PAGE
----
Vintage Sewing

A fitting question about the 40’s……

September 1, 2008

So, gang…..

I have a really cool pattern for a six gored skirt that *says* it is my waist measurement.
BUT, when I put it on my dress dummy it was 3 inches too small. Yikes. Now did they figure it would be your waist measurement *minus* a few inches thanks to a foundation garment? Just wondering if anyone knew the answer to this as I will be working on many many vintage patterns in the near future.
Also wondering if it’s okay to post these kinds of questions here, or if there is a more appropriate place to do so.
Hope you all had a fantabulous Labor Day!!

Miss Amelina

  1. I know they tended to wear things higher on the waist where as we where them lower now.
    I’ve made a few gored skirts a bit wider in the waist just by cutting each gore a bit wider near the top with great results.
    Best of luck,

  2. I set the band high on my waist, so I am not sure what in the heck is going on. 🙂 I am almost done with a muslin with 3 inches added in, so we will see.

  3. Can’t help with the question I’m afraid but these type of questions are absolutely fine, wonderful even, as as much information as we can get about sewing from vintage patterns the better!

  4. The pattern size is the actual body measurement size. The pattern then will take that into account, and add wearing ease. Wearing ease in vintage clothes is less than what many modern women are used to wearing.

    Besides making a muslin, which is a safe thing to do unless you’re very familiar with vintage sizing or a particular pattern company, you can flat measure your pattern pieces, subtract the seam allowances and compare that measurement to your own body measurement. You will then be able to see if you need to make a muslin at all or if you’ll need to make one to adjust the fit before cutting the fashion fabric.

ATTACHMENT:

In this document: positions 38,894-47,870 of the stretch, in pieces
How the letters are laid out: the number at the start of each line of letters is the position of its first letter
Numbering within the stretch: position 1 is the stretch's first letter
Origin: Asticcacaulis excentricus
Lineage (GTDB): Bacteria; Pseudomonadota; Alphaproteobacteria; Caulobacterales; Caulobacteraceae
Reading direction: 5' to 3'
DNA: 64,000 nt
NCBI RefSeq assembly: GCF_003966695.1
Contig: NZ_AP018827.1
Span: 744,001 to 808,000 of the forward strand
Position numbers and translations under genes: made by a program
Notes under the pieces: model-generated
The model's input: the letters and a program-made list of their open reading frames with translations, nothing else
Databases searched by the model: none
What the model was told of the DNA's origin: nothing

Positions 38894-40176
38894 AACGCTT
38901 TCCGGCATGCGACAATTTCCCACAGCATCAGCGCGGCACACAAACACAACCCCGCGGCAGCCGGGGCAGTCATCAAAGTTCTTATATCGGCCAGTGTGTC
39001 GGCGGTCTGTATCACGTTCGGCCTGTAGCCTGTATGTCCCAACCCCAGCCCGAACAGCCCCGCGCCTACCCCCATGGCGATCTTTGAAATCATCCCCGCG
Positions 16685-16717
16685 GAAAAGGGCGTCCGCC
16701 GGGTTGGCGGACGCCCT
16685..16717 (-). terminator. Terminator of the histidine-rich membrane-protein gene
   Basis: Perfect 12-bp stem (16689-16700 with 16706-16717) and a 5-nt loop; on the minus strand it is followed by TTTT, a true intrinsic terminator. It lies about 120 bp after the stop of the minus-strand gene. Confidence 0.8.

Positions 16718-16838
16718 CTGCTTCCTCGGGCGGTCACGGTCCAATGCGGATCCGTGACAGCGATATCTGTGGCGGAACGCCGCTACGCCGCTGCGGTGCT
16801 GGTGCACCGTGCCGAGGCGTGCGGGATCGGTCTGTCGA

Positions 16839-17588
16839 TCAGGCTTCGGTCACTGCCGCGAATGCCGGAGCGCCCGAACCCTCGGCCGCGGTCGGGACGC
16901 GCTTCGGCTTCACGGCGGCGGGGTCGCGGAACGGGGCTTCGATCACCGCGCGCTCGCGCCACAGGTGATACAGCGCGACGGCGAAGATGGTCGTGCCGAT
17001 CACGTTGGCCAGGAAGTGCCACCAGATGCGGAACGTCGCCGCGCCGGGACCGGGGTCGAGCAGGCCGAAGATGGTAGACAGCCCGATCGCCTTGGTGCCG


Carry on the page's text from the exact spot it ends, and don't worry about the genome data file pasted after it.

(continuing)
As has been mentioned, the seam allowance may be different than what has become the standard 5/8″. Many patterns from the 1940’s only have a 1/2″ seam allowance. Over six gores, that would equal a difference of 1 1/2″ – enough to really be a problem.

  5. Great advice!!
    I usually pin the pattern pieces to my dummy to check for a quick fit. The waistband would not reach around the dummy’s waist, and the waist is 30 inches….as is the pattern size. After adding 3 inches to everything it seems to fit…a tad tad tad too loosely. But i think once the garment is made in wool with a lining, that will be taken care of. You can check out my blog to see my latest challenge with the pattern. 🙂

  6. this question on seam allowances is quite intriguing. I am used to sewing with a 1cm (3/8″) allowance for wovens, (1.5cm (5/8″) for extra thick ones), and only a 6mm (3/16″)allowance for knits (jersey, interlock etc).
    And I’m constantly frustrated by commercial patterns having wide seam allowances that i have to cut off. so to hear most vintage patterns have narrower allowances to me is a good thing! Anyone know more info on this?

  7. The ones from the 30’s and 40’s (that I have at least) are mostly 3/8 but I have one or two that are 5/8 as well……Guess it pays to read the directions, darnit! 🙂 Remember you can use pinking shears on your seam allowances as you cut the pattern out, that way they are already finished.

  8. It is probably seam allowances, but vintage patterns were drafted with the expectation that the wearer would be wearing foundation. I know this from experience. I made a skirt from the forties in what was supposed to be my size and it ended up being too small. It didn’t hang right or anything. My seam allowances were correct in this case, but it didn’t fit right because I wasn’t wearing a foundation. I made it in the next larger size and took it in at the waist (I have a rather small waist as compared to my hips).

    Hope this helps!


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